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The long-term effects of a prevention program on the number of critical incidents and sick leave days



This study explores the effectiveness of refresher training sessions of an intervention program at reducing the employees’ risk of injury due to patient violence in forensic psychiatric hospital.


The original safety intervention program that consisted of a 3 days’ workshop was conducted in the maximum—security ward of a psychiatric hospital in Israel. Ever since the original intervention, annual refreshers were conducted highlighting one of the safety elements covered in the original intervention. The study examines the effect of the intervention program along with the refreshers over a period of 10 years in four wards.


Analysis of the data demonstrates that beyond the initial reduction following the original intervention, refreshers seem to have an additional positive long-term effect, reducing both the number of violent incidents and the number of actual employee injuries in forensic psychiatric hospital.


We conclude that such an intervention program followed by refresher training would promote employees’ wellbeing. A healthy work environment is part of management’s commitment to improve employee wellbeing at the workplace.


Wellbeing at work

Many studies have shown the correlation between positive organizational processes, job satisfaction and wellbeing [1,2,3,4]. Similarly, research has demonstrated that wellbeing at work is an important factor determining organizational success (e.g. [5,6,7]). On the flipside, research has also shown the detrimental effects of lack of wellbeing on organizational productivity and performance [8]. When employees feel unsafe or mistreated they are likely to be tardy, absent or even to resign [9], influencing organizational outcomes. One factor influencing employee wellbeing is the extent to which the work environment is aggressive or violent [10]. Thus, many policies and interventions are being put in place in organizations to try to minimize such aggression or violence [11, 12]. Yet little is known regarding the long-term effects of these interventions and whether their affect is sustainable. In accordance, the aim of the current study is to examine the long-term effect of refreshers of a safety intervention program on reducing violence at work and creating a healthy work environment.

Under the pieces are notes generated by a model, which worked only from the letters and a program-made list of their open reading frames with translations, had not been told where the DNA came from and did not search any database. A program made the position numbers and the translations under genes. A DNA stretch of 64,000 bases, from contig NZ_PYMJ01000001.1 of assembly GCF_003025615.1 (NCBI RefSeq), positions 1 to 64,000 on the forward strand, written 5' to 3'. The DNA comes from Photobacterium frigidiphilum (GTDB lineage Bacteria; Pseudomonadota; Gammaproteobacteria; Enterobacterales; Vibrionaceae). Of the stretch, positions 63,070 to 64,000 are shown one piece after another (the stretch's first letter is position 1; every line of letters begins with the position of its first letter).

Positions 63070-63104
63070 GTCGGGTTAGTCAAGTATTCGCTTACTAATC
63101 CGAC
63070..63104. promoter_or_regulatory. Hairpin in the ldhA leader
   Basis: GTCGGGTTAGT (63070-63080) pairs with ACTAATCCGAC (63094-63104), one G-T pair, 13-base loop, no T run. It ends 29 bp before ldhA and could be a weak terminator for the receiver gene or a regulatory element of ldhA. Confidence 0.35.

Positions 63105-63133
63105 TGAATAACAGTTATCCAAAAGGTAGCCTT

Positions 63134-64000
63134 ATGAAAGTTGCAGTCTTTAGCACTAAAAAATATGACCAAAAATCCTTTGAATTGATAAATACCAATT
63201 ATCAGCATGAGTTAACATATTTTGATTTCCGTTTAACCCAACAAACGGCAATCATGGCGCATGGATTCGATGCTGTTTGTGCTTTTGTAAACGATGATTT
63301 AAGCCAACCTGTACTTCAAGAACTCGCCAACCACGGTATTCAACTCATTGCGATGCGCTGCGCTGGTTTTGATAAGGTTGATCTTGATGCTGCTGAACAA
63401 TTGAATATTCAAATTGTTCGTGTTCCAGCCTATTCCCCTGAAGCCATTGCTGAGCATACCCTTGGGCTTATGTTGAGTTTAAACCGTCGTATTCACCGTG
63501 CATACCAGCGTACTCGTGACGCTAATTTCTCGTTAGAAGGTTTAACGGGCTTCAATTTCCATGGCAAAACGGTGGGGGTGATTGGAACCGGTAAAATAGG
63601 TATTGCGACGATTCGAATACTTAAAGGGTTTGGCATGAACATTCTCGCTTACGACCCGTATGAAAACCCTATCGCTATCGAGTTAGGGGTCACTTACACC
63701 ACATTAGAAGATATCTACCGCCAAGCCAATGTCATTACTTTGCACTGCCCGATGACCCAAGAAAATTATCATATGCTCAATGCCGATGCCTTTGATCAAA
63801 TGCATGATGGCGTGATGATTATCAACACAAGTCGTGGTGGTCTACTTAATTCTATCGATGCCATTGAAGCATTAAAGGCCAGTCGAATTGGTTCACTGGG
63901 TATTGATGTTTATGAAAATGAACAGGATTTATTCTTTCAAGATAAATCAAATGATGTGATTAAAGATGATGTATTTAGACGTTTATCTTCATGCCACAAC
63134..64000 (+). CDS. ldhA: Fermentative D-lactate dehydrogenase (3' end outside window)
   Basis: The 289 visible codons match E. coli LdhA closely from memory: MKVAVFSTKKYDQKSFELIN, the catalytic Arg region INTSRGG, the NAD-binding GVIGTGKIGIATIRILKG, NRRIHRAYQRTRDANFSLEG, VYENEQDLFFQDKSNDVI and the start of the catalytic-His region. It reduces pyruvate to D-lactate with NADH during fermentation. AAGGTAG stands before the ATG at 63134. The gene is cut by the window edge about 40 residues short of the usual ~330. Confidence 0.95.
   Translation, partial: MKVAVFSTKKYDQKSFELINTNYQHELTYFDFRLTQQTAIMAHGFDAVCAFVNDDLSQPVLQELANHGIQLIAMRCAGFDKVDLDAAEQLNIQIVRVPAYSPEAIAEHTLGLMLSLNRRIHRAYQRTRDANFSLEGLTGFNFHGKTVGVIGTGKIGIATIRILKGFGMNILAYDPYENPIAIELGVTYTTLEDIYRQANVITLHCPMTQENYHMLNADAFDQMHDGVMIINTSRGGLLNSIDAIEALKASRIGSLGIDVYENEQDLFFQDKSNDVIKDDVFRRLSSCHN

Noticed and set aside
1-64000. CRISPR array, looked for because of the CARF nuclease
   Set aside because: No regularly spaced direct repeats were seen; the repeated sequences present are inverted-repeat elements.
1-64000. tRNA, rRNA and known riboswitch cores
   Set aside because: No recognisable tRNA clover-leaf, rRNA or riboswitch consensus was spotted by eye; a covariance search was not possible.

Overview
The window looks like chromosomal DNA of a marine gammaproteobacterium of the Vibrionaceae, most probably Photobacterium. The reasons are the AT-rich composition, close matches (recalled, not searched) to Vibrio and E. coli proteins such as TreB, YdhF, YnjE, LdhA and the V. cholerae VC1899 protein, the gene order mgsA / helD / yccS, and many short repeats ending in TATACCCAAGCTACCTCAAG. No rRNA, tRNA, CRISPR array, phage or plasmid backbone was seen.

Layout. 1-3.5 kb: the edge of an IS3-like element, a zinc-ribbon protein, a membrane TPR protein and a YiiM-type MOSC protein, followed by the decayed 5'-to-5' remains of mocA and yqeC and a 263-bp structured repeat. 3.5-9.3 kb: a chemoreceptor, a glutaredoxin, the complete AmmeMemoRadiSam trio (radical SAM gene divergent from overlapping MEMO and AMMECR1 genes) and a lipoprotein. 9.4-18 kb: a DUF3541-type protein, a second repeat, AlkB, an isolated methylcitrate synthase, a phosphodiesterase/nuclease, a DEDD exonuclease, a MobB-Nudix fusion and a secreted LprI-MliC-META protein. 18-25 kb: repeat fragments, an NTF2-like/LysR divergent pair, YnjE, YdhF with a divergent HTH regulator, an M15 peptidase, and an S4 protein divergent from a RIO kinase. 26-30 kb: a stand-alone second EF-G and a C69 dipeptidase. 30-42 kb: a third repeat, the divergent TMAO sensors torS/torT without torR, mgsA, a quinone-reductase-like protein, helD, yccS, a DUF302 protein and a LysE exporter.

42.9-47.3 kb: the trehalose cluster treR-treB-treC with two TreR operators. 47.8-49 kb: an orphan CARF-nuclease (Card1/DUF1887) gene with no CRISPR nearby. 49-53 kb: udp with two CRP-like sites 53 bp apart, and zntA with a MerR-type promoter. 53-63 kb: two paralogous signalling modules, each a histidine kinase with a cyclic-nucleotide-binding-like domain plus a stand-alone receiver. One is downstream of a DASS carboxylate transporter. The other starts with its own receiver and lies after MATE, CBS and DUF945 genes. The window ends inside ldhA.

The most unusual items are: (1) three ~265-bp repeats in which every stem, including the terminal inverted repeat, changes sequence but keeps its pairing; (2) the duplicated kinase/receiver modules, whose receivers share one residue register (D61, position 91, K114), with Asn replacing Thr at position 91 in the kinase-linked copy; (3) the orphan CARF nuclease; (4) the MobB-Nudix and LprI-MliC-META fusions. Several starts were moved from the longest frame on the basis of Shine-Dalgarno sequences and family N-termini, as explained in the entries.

Violence in the mental health system

Mental patient violence has been described as “The dark side of mental disorders” [13, 14] with high rates of violent incidents in psychiatric institutions. Studies in the United States, Canada, Belgium, and Australia show that 26–56% of hospital and community agency staff who treat psychiatric patients have been victims of assault [15, 16]. The concomitant implications of these incidents are physical pain, emotional suffering and impaired therapeutic relations as well as high financial costs for the organization [17, 18]. Hillbrand et al. [19] reported that over 2% of maximum-security forensic hospital budgets in the United States were directed to salaries for employees hired to replace personnel absent due to patient-inflicted injuries and there are indications that the magnitude of workplace violence is steadily increasing [20].

In most cases, nurses are the victims of such violence [21,22,23,24]. A recent study in Poland found higher rates of violent incidents against psychiatric nurses compared to nurses in other medical disciplines [20]. In the United States, reports suggest that one in four psychiatric nurses are assaulted by patients and require work absence each year [25]. An Australian study, conducted on closed psychiatric wards, found that 78% of the victims of patient assaults were nurses, 4% were physicians, 2% were psychologists, and 2% were social workers [16]. The difference was explained by the nurses’ constant attendance to the patients. In addition, nurses are those who provide primary treatment for violent patients, especially during outbursts [22, 24, 26]. As a result, nurses in forensic units describe their work as an ongoing conflict between their desire to assist patients, as expected of nurses, and their need to avoid harm by patients [27].